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A saint’s advice if your adult children make bad decisions

Hijos adultos

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Mar Dorrio - published on 04/13/24

How should parents deal with bad decisions made by their adult children? Here’s a quote from St. Josemaría Escrivá that will give you some guidance.

There is a saying that goes, “Little children, little problems; big children, big problems.”

Of course, parents of small children often experience busy, difficult days. Once the little ones are put to bed, however, most “kid” problems can be set aside until the next day. As children get older and transition to adulthood, there is an expectation that all problems will eventually disappear. Unfortunately, that isn’t always the case.

When your older children have problems

How should parents face the situation when their older children are having problems?

First of all, as our children get older, we need to change the way we act and the attitude we take toward their problems. With younger kids, we naturally have to be on top of things, watching, teaching, and protecting. This protection includes scolding when needed.

Younger children obviously need to be closely accompanied in life. Just as when they learn to ride a bicycle without wheels, we want to stay close to them as they learn to navigate life. When our children grow towards adolescence, we remain in relatively close proximity to them, still close enough to help in case they fall or stray from the right path.

However, when our children are adults and take responsibility for their lives, our position must be different. Our proper place is farther away, providing support, affection and (discreet) advice, but allowing them to make their own decisions. 

Not interfering in our adult children’s live can be difficult; recognizing our children’s freedom always is. The helplessness of not being able to automatically share the wisdom we have gained through years, allowing them to make their own mistakes, can be terribly frustrating.

But don’t be fooled. Although as parents we will speak little, primarily providing their adult children with affection and a listening ear, our role is still important. Our adult children will still need our approval and appreciation; these will remain important for the rest of their lives.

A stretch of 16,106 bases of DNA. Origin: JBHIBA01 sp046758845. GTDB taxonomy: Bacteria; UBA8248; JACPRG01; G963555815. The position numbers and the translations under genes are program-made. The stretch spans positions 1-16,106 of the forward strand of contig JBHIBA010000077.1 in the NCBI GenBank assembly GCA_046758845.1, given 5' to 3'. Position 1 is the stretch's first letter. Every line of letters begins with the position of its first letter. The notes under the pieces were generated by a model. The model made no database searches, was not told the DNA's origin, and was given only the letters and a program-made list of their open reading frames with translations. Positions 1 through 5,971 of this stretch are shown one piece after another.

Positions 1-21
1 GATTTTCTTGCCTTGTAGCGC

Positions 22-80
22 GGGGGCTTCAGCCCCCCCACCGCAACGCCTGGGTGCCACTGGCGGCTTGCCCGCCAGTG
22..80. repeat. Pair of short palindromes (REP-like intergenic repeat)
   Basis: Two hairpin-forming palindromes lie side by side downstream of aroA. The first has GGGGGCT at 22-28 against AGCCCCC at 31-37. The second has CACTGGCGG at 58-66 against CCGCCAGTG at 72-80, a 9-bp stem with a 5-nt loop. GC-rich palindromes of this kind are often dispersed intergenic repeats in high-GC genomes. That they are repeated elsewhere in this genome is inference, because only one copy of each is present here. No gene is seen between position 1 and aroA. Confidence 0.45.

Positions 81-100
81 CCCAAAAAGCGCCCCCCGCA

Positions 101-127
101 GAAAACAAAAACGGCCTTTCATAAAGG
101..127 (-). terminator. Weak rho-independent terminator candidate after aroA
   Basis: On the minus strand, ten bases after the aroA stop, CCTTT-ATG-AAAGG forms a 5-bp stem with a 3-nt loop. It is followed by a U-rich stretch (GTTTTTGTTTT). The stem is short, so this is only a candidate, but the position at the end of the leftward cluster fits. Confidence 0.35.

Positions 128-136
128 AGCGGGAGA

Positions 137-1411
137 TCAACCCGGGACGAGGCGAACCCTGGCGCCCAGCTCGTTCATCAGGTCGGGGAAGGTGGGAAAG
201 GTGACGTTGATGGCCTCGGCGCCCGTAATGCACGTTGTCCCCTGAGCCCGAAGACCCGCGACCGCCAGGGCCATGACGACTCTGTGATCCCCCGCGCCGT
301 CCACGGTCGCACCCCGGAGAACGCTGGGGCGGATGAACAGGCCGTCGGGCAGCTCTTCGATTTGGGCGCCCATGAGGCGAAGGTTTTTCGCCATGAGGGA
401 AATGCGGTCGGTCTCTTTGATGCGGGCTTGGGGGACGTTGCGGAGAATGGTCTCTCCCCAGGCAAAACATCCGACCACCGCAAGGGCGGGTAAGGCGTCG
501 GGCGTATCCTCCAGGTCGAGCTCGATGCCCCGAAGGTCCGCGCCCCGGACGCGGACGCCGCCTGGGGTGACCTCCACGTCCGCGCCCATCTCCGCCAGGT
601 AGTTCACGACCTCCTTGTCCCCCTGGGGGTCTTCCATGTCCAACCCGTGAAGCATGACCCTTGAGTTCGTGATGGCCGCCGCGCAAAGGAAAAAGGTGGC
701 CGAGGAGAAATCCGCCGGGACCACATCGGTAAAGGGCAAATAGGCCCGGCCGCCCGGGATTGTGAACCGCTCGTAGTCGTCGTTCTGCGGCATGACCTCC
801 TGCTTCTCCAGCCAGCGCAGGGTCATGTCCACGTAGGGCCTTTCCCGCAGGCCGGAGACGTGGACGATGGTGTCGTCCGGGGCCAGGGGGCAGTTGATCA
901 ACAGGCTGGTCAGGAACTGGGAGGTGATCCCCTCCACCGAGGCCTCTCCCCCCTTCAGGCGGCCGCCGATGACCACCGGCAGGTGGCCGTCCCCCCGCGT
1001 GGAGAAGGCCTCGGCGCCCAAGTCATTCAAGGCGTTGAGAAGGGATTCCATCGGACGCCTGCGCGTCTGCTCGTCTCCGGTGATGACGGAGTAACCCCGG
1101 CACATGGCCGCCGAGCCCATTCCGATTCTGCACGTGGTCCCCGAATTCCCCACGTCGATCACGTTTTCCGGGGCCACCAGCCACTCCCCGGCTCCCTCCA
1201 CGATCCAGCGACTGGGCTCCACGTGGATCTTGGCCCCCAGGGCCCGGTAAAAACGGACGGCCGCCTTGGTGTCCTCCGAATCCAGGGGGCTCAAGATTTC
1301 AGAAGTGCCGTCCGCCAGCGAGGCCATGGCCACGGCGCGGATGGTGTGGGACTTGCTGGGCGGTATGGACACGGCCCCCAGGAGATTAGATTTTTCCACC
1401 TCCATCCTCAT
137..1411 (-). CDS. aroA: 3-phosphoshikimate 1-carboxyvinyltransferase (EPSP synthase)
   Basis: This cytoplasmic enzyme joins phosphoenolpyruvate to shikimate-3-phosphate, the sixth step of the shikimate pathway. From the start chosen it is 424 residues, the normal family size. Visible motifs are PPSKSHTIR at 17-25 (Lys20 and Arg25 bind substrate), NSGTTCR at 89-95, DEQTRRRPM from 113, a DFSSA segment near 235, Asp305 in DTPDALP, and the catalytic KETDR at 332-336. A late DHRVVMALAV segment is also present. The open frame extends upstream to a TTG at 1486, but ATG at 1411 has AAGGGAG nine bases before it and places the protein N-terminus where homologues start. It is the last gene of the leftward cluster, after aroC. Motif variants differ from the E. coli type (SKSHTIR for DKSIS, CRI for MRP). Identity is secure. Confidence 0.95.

Cede without conceding

What if our adult children lead a life incompatible with our Catholic faith? Provide them with love, respect, and prayer. As a saint once said: it’s more important to talk to God about our children than to talk to our children about God.

Don’t humiliate them, don’t criticize them, and try not to comment on their life choices all the time. When we occasionally do recommend another path, we should do so privately, with all the affection we can muster in our hearts.

As the saying goes, “Hate the sin but love the sinner.” Be very patient; great cathedrals are not built overnight. The Lord is chiseling your child’s soul, and that can take longer and prove more difficult than sculpting a rock.

St. Josemaría said, “We have to cede without conceding, with the hope of recovering.” This phrase applies well to many families whose adult children are living in irregular situations.

In such cases, having your child come home with his or her partner (in an irregular situation) for a meal is not an intrinsically bad act. To accept them into your home is to cede without conceding, with the hope of recovering.

We can only reach out if we continue to be part of our children’s lives. Our role is to build bridges, and we must continue to do so even as we respect our children’s freedom from an appropriate distance.

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